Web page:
Thanks Steve and Rebecca! We hope this inspires great times with good friends, craft beer and tasty food.

Hop, Hop Hooray! Harvest at Alpha Beta

Late summer is peak harvest season—one of our favorite times of the year! As a brewery, we’re especially excited that the hops harvest is underway at Alpha Beta Hops right here in Ashland, OR. Earlier this year, we paid a virtual visit to Alpha Beta to give you a taste of what hops farming entails. We thought we’d go back to give you a peek into the process of how hops get from plant to pint, too.

Alpha Beta Hops is a family operation, run by Steve and Rebecca Pierce, and their sons, Spencer and Morgan. They currently grow about 1.5 acres of organic Cascade hops, prized by craft brewers like us. The Pierces undertake each step with great care and attention to quality, and incorporate sustainable practices throughout, brewing great things for beer lovers, people and planet.

The harvest involves about a week of long days. When hops are at their peak, good producers know they need to pick, process and pack their crop quickly to maintain optimal flavor and aroma. Following farm tradition, four generations of the family pitched in, with volunteers including friends and folks from World Wide Opportunities on Organic Farms (WWOOF).

The process begins by cutting hop bines, which grow on tall trellises. Alpha Beta uses heavyweight paper string for trellises, a renewable material they compost to feed next year’s crop. Always innovating, the Pierces built an harvesting attachment for their tractor, consisting of a platform they stand on to cut and a chute they load with hops.

The Pierces take each load of bines to a worktable where everyone carefully plucks off hops and places them in buckets. The pile shrinks quickly as workers enjoy chatting and enjoying the Rogue Valley’s beautiful views and clean air. The farm also has free-range chickens that like to check out the action, though they haven’t yet been trained to help.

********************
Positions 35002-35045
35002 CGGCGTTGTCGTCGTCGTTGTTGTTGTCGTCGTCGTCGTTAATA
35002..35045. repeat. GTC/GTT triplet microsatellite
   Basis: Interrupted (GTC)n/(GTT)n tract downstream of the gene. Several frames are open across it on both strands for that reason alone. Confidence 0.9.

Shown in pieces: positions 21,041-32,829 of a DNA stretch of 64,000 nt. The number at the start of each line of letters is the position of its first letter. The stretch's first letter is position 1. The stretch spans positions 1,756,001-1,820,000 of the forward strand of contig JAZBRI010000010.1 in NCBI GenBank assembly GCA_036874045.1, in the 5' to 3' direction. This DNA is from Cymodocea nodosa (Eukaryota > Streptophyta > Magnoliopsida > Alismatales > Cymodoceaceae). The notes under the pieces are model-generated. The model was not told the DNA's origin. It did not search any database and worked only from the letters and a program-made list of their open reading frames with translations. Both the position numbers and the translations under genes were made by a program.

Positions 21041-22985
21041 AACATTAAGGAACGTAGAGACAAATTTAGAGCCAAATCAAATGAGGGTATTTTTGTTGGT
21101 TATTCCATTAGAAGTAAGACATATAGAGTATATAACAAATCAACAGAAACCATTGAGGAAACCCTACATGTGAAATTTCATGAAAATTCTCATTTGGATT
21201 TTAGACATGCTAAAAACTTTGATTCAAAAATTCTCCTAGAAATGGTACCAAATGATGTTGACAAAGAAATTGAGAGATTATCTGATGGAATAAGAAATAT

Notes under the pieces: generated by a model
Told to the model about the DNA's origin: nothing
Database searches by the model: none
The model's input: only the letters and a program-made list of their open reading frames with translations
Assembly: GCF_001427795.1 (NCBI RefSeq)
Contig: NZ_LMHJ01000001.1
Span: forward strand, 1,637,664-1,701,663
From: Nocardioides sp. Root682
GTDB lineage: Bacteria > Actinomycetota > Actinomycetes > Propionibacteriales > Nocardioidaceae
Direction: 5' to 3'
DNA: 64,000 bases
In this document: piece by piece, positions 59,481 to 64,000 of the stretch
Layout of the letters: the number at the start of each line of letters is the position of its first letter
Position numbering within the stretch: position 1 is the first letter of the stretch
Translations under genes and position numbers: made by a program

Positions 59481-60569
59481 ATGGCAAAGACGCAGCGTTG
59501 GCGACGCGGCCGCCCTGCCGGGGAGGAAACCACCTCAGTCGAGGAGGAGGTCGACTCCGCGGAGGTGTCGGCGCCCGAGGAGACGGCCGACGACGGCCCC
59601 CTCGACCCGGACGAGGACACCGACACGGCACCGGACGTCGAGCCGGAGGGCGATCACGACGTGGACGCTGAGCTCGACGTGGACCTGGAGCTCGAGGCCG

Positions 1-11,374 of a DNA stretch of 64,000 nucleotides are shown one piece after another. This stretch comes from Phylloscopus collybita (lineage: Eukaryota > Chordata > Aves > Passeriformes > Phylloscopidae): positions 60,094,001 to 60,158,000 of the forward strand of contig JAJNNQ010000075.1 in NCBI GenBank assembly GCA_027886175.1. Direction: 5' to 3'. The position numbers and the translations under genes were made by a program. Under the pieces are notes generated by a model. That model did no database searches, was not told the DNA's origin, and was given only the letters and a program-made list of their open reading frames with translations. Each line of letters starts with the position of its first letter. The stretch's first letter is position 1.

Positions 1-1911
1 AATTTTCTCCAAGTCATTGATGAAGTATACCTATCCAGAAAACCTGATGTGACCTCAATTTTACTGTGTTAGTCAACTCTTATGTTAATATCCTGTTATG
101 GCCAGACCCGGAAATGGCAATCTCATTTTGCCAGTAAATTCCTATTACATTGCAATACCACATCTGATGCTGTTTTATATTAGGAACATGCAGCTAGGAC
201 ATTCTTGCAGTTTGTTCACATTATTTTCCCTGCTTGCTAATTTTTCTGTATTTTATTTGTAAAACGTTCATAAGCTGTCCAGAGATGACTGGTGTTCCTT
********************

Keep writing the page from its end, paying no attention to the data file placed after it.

The Pierce family is on the right (Photo: M. Schweisguth)

Full buckets are dumped into drying bins heated with a passive solar system. The building with the drying bins has a greenhouse on one side of its wall and the drying bin area on the other. Hot air from the greenhouse blows toward the drying bins. Workers gently rake the hops to ensure even drying.

After the hops are dry, they’re packed into bags for customers, ranging from individual homebrewers to brewing supply stores and brewpubs like Standing Stone Brewing Co. Hops are also great in herbal teas and tinctures, since they contain compounds that aid relaxation.

Volunteers from WWOOF (Photo: Steve Pierce)

Despite the long days, Rebecca finds the time and energy to whip up a delicious lunch each day. When the day’s work is done, of course folks enjoy a well-deserved IPA to celebrate their progress.

Thanks to the Pierces for doing what you do with such care for the hops, the planet and everyone involved. Making the best craft beer requires the best ingredients, and we’re grateful for farms like Alpha Beta that deliver that, always with a smile. Cheers!